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Raising A Daughter With Down Syndrome Makes Me Dream Of A More Inclusive Society

It will not be an easy task to change people's views of all the little Louises of the world, or of anyone who's different and wishes that their difference wouldn't define their life.
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A year ago, the world got to know Louise through a message that started like this: "This is my daughter. Louise. She is 4 months old, and has two arms, two legs, two great chubby cheeks, and one extra chromosome."

My wife, Caroline, wrote these words because she could no longer tolerate how people would reduce our daughter to her Down Syndrome. She could no longer tolerate that only four months after she was born, people were already mapping out her future.

Many media outlets reported on Caroline's message. A Facebook page was born. These were the first signs to indicate that views on disability were about to change. I felt that there was hope for the world to open its eyes, just as I had opened mine.

Before Louise was born, I didn't have the faintest idea about disability. As soon as I heard about her Down Syndrome, it was as if my world came crashing down. In the silence of that hospital room, I felt depressed; an enormous cloud came over me. It was suffocating. I cried. I cried a lot. I felt alone. Lost, in the dark. But gradually, the fog began to lift. I saw the world differently. I saw the light of a new day. Of course, this did not happen right away.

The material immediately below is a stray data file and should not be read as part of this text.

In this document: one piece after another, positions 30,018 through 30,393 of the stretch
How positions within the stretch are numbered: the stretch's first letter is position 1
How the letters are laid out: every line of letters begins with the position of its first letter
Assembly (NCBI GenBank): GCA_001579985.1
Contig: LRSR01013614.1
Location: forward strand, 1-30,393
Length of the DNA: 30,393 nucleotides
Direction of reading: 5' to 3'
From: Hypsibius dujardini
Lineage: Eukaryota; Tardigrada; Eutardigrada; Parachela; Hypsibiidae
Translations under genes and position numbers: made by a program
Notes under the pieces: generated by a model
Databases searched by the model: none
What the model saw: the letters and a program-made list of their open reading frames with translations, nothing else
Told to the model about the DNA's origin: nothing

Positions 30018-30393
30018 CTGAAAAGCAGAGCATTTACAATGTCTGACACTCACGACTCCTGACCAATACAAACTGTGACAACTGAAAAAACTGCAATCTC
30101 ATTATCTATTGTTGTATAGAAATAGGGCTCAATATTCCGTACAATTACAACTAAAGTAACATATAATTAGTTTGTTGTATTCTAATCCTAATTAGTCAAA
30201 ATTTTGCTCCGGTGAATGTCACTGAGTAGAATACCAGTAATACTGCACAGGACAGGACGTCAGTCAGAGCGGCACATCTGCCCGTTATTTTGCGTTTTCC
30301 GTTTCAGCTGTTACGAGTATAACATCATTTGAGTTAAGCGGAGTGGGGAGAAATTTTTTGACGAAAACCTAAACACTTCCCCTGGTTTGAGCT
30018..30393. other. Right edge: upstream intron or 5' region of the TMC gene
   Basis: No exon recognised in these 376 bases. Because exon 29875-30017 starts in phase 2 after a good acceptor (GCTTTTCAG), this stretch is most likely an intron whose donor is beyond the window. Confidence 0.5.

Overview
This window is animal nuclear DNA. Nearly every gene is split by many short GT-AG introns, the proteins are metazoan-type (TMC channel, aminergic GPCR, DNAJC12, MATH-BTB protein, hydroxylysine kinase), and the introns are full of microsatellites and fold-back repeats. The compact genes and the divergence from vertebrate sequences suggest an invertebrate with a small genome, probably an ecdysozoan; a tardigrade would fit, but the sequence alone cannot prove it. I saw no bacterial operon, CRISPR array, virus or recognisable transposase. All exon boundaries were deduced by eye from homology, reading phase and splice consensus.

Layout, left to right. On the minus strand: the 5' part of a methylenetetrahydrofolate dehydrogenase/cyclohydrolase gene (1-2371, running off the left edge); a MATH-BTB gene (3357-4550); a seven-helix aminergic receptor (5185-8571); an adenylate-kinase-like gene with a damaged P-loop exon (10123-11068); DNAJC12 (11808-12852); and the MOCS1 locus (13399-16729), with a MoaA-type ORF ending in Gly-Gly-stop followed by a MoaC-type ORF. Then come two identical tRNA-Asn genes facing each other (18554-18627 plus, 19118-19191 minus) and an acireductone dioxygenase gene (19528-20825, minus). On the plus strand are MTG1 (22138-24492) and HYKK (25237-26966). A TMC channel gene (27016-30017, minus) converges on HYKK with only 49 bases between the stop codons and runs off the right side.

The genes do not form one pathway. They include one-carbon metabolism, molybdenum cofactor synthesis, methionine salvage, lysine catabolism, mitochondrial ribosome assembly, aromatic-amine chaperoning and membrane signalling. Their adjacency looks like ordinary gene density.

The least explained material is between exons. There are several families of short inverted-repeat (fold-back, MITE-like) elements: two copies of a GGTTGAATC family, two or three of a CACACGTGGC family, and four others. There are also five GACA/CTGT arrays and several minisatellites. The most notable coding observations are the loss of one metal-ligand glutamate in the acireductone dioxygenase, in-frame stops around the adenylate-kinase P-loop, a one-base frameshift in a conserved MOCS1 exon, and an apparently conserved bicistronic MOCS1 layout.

One afternoon, I got a text message from my wife. She had posted a message on Facebook, and it had touched people around the world.

Media outlets from across the world reached out. Over the span of a few days, we became celebrities. We found ourselves uttering bizarre statements, such as: "Oh no, we can't do BBC this afternoon, we're booked with France2." We dealt with surreal reactions, such as as a message of congratulations from Michelle Obama's Chief of Staff or a video from Patrick Bruel.


Before Louise was born, I was trapped by my own misconceptions about the world. Now, my ideas have completely changed.

And before the fog had totally lifted, while it was still slightly clouding my vision, I read thousands of messages of support from around the world. We got thousands of messages from strangers who wanted to share their experiences with us. I read thousands of messages by people explaining how their beliefs had changed. Thousands of messages asking for help. Thousands of messages of love.

After all this, I felt an irresistible urge to change the world! I felt like I wanted to do something with all this positive energy running through my veins.

A few months later, Caroline wrote a book. In this book, she expressed her personal views, and called into question the way we perceive "the other." One step forward! But I understood rather quickly that the road to changing people's views would be long and that we had to be patient.

It will not be an easy task to change people's views of all the little Louises of the world, or of anyone who's different and wishes that their difference wouldn't define their life.

Before Louise was born, I was trapped by my own misconceptions about the world. Now, my ideas have completely changed. I'm not going to say that disability is great, or that I think it's wonderful that Louise has Down Syndrome. What I do know is that we cannot continue to live in a society which does not respect difference. We are all in need of kindness, and we all need to be treated with respect. Louise needs you. You need Louise.

I dream of an inclusive society. I dream that you could see past your own walls.

Dream with me!

This article was originally published on HuffPost France and was translated into English.